Writing through the Computer Crashes

writing through computer crashes author samantha eklund

Zombies are gnashing their teeth. People are screaming. Guns are firing. Chaos is about to ensue!

Then my computer crashes.

Son of a ----!

When was the last time I saved? Will Word do its fancy little thing with auto save? Can I ever think of the same words again? What if I can't? Is my whole book ruined?!?!

One of my favorite quotes is "no tears from the author, no tears from the reader." Well typically my tears come from what's happening in the story, not outside of it. (I guess no panic from the author, no panic from the reader either!)

Sometimes life throws frustrations at us. Some are small like a randomly crashing computer, some are larger. Sometimes they're severe and go way beyond a few lost sentences or paragraphs.

In these moments, I think we're being tested. Whether you believe in God, the universe, or something else, I think we can all agree that we get tested from time to time. It's not the disappointments or challenges that really matter; it's what we do with them. When something unexpected or unwanted prompts our rage to flare, do we hulk up and smash our forehead across the keyboard and woefully scream, "Whyyy meee?!?" Or do we CTFO and assess the reality of the situation?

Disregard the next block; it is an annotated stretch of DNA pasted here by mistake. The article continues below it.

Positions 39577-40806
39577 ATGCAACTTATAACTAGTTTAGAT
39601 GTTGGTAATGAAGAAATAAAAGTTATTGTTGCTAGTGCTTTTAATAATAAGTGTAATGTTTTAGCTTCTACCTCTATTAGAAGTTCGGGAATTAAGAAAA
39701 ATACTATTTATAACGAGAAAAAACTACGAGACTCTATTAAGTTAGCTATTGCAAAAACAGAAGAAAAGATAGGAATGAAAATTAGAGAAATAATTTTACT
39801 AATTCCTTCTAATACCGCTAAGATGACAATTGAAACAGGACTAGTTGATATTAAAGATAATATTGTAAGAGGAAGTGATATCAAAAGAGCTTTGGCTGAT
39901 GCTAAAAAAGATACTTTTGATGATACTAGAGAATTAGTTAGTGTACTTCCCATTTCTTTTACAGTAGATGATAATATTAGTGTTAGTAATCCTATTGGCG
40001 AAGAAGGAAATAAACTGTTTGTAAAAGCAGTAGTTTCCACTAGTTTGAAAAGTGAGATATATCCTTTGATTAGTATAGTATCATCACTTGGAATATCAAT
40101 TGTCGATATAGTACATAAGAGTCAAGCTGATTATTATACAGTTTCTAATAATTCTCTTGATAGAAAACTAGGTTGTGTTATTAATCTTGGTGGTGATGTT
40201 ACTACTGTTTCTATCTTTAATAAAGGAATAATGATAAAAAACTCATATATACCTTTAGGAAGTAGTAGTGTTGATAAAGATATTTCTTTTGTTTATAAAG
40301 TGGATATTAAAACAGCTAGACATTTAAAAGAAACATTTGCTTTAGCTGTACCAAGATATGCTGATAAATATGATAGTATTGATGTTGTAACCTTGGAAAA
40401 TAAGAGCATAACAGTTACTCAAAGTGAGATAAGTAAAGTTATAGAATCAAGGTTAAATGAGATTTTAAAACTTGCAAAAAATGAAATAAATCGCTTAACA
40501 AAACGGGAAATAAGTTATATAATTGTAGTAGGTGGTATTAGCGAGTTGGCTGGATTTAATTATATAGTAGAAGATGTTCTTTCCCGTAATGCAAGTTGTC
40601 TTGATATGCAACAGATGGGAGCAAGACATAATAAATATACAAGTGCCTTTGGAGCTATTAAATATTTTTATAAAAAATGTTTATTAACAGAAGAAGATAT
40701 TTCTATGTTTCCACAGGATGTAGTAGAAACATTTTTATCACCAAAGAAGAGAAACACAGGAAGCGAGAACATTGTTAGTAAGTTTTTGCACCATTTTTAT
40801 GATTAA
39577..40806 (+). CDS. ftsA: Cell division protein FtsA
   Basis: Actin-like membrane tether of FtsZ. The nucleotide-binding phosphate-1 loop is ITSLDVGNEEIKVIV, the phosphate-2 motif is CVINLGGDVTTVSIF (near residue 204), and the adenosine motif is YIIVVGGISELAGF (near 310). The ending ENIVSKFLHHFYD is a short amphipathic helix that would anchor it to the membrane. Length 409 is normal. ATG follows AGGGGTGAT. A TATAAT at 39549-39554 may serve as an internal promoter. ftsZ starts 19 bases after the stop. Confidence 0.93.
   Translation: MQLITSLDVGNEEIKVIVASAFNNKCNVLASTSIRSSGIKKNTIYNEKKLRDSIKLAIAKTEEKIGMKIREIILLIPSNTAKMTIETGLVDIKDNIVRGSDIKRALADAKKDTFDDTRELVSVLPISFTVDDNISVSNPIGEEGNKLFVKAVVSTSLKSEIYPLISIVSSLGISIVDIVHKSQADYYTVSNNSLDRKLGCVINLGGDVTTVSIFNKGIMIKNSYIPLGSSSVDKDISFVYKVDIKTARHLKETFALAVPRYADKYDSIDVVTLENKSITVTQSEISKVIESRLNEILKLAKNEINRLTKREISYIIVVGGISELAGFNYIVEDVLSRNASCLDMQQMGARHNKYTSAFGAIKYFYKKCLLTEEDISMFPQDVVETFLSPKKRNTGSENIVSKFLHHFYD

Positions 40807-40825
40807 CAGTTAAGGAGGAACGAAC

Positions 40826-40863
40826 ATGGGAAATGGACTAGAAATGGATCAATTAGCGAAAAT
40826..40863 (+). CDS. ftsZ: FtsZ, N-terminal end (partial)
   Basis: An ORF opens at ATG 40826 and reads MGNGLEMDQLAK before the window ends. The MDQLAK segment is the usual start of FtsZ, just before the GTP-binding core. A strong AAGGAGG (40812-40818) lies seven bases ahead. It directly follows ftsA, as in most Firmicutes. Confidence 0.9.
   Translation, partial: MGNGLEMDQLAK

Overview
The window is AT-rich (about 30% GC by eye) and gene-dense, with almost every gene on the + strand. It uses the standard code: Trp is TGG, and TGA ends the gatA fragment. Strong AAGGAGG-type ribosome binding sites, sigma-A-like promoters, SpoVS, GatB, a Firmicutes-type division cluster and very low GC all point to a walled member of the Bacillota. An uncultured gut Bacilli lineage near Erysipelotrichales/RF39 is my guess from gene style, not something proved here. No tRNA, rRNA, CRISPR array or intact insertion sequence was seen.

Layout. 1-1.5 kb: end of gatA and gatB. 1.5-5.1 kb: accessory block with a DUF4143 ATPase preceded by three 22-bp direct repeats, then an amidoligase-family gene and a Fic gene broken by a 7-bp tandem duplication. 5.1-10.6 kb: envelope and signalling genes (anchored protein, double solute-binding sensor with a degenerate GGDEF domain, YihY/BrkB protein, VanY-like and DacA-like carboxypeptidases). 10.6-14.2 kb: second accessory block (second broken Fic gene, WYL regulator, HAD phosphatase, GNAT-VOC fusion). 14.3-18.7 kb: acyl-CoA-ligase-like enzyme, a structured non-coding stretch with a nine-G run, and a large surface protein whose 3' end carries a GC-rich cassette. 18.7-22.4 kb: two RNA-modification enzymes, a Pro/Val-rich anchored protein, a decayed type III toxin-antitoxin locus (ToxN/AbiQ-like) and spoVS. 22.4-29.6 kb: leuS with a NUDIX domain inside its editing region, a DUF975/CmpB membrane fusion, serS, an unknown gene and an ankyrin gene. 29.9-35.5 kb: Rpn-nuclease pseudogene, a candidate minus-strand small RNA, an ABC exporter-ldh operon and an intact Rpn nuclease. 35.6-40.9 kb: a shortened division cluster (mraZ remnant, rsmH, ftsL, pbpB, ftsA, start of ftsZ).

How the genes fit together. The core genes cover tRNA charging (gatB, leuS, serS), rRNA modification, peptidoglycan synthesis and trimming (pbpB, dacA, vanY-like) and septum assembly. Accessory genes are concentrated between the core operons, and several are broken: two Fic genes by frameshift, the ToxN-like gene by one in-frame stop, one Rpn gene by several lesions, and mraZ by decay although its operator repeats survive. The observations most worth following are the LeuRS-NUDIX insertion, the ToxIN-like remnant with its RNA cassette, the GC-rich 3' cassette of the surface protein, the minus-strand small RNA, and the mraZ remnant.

Usually if you're the one inside the event, it feels way worse than it is. If something bad happens, calm down your pretty self. Emotions get us into so much trouble, don't they? Use your wonderful God-given logic and look at the reality of what has happened. Most the time it's not that bad!

For example: my computer blue-screening amidst a zombierific and ghastly scene. It sure feels bad in the moment! As I stare at the evil blue screen that has just wrenched away my soul, I clutch my chest and keel over. I slide off my chair and hit the floor with a thump, wondering how life ever ended this way.

Ok, that never really happened. But for reals; in the moment when you've suddenly lost what's important to you, it sure feels like you lost a piece of you. What to do about it? I'd recommend the same thing I tell myself: Suck it up, Buttercup!

So you lost a few sentences. You think you're an author, right? Then just rewrite the scene. Most of the time, doing so produces something better than the original. Since you call yourself a writer, act like one and just recraft what you lost. There you go Buttercup!

What about you? When disaster (or not-so-disaster) strikes, how do you respond?